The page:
The Supreme Tax Court has confirmed the provisions of the Corporation and Income Tax Acts subjecting corporation tax refunds to foreign shareholders to treaty rate dividend withholding tax.

Under the old, "imputation" system of corporation tax in force up to 2001, foreign shareholders were, under certain circumstances, entitled on receipt of a dividend to a refund of corporation tax previously paid by the company. The statutory provisions regulating the exact entitlement and the procedures for claiming it equate the refund to a dividend and therefore subject it to withholding tax at the tax treaty rate for dividends. The taxpayer claimed, however, that the tax refund was fell under the treaty definition of "other income" as opposed to "dividends". Since other income is only taxable in the state of residence, Germany would be unable to levy any withholding tax. The taxpayer's main argument was that the refund was paid directly to the shareholder by the tax office and was not therefore a distribution by the company.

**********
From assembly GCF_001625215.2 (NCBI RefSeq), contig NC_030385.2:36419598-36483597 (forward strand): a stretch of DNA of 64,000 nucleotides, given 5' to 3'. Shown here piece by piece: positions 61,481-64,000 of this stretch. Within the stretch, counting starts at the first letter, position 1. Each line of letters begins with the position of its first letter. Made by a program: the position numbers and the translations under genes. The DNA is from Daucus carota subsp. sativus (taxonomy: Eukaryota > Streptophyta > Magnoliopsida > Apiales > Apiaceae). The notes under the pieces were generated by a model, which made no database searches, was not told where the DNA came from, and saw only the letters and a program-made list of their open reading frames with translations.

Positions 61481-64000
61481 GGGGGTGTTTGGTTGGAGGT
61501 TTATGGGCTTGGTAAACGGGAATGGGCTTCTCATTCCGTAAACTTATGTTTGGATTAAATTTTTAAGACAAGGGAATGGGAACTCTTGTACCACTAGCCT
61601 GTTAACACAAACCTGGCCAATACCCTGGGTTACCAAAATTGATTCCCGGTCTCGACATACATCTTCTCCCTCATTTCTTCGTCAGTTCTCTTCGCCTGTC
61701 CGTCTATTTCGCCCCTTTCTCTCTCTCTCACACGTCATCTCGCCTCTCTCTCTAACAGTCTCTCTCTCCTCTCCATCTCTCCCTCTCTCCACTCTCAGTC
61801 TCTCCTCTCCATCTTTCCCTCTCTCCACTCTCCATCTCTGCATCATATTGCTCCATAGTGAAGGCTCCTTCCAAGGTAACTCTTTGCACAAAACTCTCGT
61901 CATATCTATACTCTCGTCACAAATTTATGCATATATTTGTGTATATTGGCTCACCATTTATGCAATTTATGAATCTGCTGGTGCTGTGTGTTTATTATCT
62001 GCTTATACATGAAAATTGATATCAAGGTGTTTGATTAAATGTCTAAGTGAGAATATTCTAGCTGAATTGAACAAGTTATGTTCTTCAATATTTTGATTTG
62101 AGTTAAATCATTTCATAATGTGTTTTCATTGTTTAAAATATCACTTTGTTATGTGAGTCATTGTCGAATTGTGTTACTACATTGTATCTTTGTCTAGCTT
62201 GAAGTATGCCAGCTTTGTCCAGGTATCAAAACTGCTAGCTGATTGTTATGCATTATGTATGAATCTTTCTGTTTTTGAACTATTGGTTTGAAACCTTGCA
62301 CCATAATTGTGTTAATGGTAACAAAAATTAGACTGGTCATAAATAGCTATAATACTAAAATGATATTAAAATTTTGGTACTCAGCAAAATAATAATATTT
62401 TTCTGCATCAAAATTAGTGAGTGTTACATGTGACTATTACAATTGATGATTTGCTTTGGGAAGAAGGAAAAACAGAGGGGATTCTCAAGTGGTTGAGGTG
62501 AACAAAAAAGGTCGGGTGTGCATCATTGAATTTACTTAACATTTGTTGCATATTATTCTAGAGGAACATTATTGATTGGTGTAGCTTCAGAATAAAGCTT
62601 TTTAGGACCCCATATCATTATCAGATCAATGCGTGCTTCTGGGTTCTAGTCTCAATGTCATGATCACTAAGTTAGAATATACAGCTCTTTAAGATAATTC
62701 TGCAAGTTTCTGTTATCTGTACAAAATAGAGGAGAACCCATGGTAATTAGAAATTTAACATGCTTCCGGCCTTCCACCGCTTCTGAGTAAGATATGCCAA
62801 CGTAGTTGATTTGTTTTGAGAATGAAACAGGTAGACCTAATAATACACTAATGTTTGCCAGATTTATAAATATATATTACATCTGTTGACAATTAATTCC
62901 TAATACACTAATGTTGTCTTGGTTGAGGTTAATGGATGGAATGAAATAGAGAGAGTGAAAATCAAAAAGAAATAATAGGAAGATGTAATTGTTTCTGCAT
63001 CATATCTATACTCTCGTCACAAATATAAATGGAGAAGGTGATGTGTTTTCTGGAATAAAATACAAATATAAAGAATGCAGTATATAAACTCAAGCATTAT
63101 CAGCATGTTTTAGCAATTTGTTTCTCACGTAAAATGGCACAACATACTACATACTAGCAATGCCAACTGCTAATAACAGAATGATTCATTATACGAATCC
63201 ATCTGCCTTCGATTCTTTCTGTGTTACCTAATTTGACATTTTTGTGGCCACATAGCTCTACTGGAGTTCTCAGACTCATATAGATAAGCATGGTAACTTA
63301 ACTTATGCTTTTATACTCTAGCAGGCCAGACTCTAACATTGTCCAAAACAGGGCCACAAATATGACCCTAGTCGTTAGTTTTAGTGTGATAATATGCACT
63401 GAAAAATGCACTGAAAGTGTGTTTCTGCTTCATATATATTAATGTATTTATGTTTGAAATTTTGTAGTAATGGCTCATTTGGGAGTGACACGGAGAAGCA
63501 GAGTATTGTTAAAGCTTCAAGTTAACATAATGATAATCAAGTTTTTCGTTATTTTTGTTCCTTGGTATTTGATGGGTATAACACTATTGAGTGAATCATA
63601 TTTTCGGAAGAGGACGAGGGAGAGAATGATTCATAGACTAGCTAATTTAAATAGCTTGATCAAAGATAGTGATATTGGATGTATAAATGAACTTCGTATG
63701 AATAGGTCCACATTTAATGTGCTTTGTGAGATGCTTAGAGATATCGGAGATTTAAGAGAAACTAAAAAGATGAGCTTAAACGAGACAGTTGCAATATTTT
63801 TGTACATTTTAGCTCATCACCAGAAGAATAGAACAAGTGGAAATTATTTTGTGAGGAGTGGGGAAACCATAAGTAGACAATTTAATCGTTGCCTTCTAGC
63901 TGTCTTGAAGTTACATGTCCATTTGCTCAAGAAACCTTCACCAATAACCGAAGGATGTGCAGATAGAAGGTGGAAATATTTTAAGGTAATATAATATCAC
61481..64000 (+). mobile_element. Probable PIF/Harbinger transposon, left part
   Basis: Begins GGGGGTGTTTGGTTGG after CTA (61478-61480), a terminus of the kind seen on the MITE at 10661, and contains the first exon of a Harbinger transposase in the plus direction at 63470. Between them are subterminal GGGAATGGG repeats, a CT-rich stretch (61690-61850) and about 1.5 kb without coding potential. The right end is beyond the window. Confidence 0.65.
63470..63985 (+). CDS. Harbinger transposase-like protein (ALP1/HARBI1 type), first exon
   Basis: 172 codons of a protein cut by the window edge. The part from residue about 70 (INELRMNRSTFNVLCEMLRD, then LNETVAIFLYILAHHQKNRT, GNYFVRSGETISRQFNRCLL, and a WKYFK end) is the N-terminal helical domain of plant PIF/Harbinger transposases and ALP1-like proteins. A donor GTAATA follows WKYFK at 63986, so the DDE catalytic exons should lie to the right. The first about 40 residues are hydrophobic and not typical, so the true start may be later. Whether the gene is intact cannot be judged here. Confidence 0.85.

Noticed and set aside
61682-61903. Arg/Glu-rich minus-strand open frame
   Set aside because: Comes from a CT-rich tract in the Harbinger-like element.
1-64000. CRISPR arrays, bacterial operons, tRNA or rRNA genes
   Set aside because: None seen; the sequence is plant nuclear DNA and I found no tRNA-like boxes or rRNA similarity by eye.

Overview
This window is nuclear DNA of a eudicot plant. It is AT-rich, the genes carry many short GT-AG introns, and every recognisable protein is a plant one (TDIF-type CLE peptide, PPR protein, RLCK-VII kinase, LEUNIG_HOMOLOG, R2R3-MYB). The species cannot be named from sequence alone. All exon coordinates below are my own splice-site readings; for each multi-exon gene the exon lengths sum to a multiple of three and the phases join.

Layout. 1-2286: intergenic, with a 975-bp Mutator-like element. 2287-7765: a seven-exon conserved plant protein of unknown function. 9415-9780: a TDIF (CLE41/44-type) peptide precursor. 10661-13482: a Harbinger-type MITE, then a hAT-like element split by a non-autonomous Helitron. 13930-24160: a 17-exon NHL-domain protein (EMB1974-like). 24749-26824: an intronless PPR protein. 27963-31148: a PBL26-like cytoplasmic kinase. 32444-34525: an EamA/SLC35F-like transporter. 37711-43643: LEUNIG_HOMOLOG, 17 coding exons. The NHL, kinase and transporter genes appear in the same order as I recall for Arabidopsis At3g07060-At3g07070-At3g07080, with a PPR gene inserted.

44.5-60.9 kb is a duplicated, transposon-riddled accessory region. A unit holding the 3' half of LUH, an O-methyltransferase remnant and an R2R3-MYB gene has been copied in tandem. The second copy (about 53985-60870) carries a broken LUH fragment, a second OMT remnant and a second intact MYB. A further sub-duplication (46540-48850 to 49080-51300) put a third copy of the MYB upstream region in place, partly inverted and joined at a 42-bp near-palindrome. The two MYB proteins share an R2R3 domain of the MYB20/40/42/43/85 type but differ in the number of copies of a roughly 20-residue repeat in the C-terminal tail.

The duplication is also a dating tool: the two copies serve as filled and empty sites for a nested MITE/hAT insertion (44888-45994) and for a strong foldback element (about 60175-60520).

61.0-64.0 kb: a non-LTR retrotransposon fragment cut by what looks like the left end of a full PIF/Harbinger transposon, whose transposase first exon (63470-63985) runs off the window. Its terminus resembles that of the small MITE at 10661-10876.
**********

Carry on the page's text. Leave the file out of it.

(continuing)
The Court rejected the taxpayer's argument. Quoting the published work of the chairman of the senate trying the case, it made the point that all income from shares ranks as a dividend under the tax treaties in line with the OECD model (as was the case here). Decisive was the economic connection between the income (the tax refund) and the shareholding. There was always this connection wherever the shareholder received income in that capacity. The fact that the refund was paid neither by the company, nor on any basis in company law was not relevant. Rather, the important point was that the refund was only due to the shareholder in direct consequence of the dividend, and that it was in effect a repayment of additional corporation tax paid by the company in consequence of the same dividend. These principles also apply to hidden distributions - the subject of this case.

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